Betty MacDonald & Co.: Write Your Memoir for Laughs!

We all enjoy cheery, witty memoirs.  Everybody loves Betty MacDonald’s The Egg and I, a hilarious, if despairing, memoir about life on a run-down chicken ranch. Not surprisingly, it was not Betty’s dream to raise chickens. She followed her husband Bob to the Olympic Peninsula in Washington.  Her mother told her you should always help your husband in his work.  It is clear that raising chickens is not fun. It is clear that Betty is not happy. And yet she stays upbeat in her writing. This upbeat humor outshines the melancholy #MeToo Twitter memoirs any day.

I’m not at all sure this isn’t the best way to write a memoir. Think Cornelia Otis Skinner, Emily Kimbrough, Jean Kerr, Carrie Fisher, and Louise Dickinson Rich.

The following excerpt illustrates Betty’s uncanny gift for satire.  And I love her exclamation marks.

Aunty Vida took another swallow of coffee, rinsed it around in her mouth as if it were antiseptic, and said, “You have solved the problem of living! You have the answer to happiness! There are thousands of people in this bitter old world who only hope some day to achieve by dint of hard work and sacrifice what you and Bob have now!” It was nine o’clock in the morning. Bob and I had been up since four and had not gone to bed till after twelve. Aunty Vida was just having breakfast. It was that part about others hoping by dint of hard work and sacrifice what Bob and I already had, that got me.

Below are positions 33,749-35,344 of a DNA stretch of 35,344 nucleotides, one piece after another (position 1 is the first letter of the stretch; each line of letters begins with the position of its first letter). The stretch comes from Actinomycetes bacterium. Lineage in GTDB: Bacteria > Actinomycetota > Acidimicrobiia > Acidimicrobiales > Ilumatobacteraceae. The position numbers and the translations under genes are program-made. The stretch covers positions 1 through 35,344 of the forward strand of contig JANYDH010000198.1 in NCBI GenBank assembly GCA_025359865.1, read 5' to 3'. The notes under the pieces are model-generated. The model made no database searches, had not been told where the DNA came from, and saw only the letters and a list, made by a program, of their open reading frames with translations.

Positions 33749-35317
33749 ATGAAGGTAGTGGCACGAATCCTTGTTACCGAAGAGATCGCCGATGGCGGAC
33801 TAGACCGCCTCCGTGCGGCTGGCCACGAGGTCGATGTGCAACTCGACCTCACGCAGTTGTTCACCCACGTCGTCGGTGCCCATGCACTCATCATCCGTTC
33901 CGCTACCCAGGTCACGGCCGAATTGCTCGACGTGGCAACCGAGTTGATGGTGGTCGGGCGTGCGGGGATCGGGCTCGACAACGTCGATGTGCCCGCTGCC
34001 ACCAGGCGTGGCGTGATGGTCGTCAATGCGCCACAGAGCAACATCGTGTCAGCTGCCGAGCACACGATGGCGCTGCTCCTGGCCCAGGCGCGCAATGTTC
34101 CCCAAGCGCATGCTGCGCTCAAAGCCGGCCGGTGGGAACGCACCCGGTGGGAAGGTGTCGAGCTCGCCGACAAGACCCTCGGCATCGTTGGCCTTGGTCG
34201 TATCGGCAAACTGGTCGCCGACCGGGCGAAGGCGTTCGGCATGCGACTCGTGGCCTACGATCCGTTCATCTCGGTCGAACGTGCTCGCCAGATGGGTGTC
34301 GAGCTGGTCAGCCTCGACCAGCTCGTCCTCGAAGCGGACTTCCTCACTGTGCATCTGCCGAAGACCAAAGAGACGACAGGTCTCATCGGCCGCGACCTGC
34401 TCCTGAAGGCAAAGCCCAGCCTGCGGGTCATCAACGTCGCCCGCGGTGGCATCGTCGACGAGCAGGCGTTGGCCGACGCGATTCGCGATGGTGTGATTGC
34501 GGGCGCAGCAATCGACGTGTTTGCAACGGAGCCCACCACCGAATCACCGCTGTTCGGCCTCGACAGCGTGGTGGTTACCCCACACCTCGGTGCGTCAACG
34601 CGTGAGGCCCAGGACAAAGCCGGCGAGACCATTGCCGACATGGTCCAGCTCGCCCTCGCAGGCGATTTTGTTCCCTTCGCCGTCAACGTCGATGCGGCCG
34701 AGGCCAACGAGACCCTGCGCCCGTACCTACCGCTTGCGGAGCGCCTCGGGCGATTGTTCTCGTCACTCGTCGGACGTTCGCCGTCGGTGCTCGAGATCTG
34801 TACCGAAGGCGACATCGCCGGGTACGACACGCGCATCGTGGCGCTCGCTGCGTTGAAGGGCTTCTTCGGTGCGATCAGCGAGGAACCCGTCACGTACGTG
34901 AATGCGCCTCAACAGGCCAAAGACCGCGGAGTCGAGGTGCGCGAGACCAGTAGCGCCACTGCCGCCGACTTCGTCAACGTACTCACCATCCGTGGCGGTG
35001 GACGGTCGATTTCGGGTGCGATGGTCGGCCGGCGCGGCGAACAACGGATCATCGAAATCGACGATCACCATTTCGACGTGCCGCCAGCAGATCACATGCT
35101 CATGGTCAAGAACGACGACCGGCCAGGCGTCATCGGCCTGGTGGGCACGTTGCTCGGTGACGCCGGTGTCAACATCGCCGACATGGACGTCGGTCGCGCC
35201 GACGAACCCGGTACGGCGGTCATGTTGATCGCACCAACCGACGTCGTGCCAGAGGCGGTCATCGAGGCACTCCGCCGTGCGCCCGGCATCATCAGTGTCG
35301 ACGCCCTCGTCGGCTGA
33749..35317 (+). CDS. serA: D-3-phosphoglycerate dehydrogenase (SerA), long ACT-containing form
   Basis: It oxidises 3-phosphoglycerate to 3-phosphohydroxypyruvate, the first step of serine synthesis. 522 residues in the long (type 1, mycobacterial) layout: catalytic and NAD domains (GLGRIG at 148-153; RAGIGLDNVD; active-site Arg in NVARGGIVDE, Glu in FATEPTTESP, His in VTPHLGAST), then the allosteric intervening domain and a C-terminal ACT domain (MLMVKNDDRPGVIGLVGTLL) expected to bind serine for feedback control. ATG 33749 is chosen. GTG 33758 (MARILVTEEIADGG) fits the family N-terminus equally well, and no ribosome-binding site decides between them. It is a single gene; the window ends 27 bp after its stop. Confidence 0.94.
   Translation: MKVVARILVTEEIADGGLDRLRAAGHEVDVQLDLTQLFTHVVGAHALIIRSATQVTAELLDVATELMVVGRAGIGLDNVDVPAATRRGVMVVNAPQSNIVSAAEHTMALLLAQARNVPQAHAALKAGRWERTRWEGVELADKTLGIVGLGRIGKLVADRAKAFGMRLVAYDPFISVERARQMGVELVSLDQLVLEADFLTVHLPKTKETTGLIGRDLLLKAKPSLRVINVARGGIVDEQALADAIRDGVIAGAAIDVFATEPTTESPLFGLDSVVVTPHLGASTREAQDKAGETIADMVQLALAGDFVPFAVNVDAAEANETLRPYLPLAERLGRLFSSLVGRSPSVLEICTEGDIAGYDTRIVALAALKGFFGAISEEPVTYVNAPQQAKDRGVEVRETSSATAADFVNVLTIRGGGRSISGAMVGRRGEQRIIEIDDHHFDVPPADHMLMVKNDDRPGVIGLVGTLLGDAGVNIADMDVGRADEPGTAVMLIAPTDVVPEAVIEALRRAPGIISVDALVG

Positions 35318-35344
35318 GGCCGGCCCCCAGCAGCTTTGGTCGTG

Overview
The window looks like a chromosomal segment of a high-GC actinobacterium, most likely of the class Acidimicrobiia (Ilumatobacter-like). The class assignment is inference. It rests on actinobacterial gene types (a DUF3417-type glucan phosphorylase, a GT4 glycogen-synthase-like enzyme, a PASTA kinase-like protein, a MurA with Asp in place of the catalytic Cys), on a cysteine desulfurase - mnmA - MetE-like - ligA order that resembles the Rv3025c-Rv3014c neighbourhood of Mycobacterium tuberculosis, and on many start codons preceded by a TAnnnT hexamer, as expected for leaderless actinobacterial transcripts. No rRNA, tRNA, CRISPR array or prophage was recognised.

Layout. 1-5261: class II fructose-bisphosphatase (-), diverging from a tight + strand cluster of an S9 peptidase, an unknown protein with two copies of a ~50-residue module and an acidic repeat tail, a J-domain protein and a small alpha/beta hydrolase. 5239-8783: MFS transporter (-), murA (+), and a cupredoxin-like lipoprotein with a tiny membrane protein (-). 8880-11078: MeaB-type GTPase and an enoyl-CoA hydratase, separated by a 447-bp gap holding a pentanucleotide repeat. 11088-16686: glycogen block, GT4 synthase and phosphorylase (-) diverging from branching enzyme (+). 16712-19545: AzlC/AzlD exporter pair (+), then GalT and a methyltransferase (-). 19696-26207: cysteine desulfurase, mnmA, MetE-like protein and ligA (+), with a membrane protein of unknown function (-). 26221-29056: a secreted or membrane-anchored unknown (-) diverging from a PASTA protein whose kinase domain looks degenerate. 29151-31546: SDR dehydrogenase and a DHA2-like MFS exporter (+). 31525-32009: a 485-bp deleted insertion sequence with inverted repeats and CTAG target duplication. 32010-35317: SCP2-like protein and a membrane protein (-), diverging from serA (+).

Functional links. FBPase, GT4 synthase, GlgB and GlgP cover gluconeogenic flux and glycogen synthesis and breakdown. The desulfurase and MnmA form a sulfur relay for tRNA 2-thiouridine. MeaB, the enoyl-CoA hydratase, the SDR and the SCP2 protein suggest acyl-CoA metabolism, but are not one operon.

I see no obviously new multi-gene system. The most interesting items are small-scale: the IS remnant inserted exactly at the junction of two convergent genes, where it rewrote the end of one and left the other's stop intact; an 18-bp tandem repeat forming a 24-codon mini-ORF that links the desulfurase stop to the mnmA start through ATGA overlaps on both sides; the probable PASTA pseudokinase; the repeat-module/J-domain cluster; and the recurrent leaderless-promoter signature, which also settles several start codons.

Now if I wrote a memoir, humor would be the way to go. I’m thinking my teen years should be a comic book.

I want to be Betty MacDonald!

How did it all begin?  It was a cold winter day, possibly in the single digits, when my friend and I hitchhiked to the junior high to visit her favorite former English teacher.  We sat on top of the radiator and kicked our boots while my friend’s charismatic teacher gathered her papers together, promising to take us out for cocoa. In the back of the classroom, a polyester-pantsuit-clad teacher lurked, in stark contrast to the rest of us: we wore  bell-bottoms, blue work shirts (possibly embroidered with roses),  and sturdy hiking boots, while she had the look of a dowager who had not discovered natural fabric.  She tagged along to the cafe with us, and stared across the table at me with eyes googling out of an acne-scarred face.